11. One thing about you that the world doesn’t know.
    …is that I’m not from this planet!

     

    12. What advice can you give to aspiring chefs?
    To all the people who like to cook Indian food, I would tell them to spend more time in India. Go to all the varied and beautiful regions and familiarise yourself with the ingredients available during different seasons. Learn about the unique ingredients themselves – how they smell, taste, and feel. You’ll never really master the art of Indian cooking if you’re not close to the land and heritage because great Indian cooking isn’t something you can do without intimate knowledge. And my advice to anyone who wants to cook good food is that one should start appreciating food no matter who has cooked it.

     

     

    He has been conferred the ‘Best Chef of India’ award by the GoI. He represented India in the World Association of Chefs’ Societies (WACS) in South Korea, and he introduced them to the wonders of the ancient Indian way of Ayurvedic cooking. He has done cookery shows all over the globe with famous culinary personalities such as Rachel Ray, Richard Quest and Rene Redzepi. And he is also known as the Rachel Ray of India. He has also cooked for many dignitaries, including the Honourable PM Shri Narendra Modi. His website www.sanjeevkapoor.com which has more than 13,000 recipes, attracts more than nine million page views per month and over 3.5 million fans follow him on Facebook. He won the ‘Most Popular Website’ award in 2013 and ‘Best Website’ award in the Food and Beverages category in 2014. He is on the board of Singapore Airlines International Culinary panel.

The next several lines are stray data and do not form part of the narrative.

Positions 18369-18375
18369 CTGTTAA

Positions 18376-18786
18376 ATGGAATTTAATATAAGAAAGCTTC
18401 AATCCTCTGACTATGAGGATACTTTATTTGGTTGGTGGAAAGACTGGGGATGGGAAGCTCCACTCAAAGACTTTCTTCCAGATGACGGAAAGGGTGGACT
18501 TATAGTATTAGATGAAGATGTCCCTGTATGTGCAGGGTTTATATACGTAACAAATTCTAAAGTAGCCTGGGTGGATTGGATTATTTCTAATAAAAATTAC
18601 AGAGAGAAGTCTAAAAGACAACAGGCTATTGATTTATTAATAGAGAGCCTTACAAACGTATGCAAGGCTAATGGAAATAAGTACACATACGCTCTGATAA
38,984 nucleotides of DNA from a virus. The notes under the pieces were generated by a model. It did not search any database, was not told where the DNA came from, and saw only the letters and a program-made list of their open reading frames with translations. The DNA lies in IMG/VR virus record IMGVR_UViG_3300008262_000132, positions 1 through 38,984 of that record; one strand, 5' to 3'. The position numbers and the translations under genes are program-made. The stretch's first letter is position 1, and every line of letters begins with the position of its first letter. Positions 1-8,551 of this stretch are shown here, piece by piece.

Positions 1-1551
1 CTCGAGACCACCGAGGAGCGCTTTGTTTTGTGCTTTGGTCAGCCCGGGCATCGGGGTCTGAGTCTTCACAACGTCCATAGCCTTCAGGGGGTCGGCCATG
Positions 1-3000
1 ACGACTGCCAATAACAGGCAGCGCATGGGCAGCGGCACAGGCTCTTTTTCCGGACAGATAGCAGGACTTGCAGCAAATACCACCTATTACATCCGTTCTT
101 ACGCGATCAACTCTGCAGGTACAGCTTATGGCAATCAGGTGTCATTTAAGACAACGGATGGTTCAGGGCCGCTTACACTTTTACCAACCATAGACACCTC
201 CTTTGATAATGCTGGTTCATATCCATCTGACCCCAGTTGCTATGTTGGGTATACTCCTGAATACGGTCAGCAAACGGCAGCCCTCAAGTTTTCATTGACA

VIKAS KHANNA

    Vikas is an award winning Michelin starred Indian chef, restaurateur, cookbook writer, filmmaker, humanitarian and the judge of the TV show MasterChef India. He is based in New York City. In 2011, People magazine named Khanna in the list of ‘Sexiest Men Alive’ and also referred to him as ‘The Hottest Chef of America’, owing to, among other things, his very charming smile.

     

     

    1. What inspired you to take up cooking as a profession?
    My grandmother, we call her Biji. She taught me how to cook. I understood the power of food when I was just a child, just observing my family and friends at mealtimes. Food was the center point, when everyone sat together at the table and shared life and every celebration of togetherness. It was and is the most inspiring part of my profession, even today! Cooking is something very spiritual to me, a sacred expression of art. Growing up in Amritsar, where food is celebrated every moment, something that was a passion for me became a profession and is very close to my heart.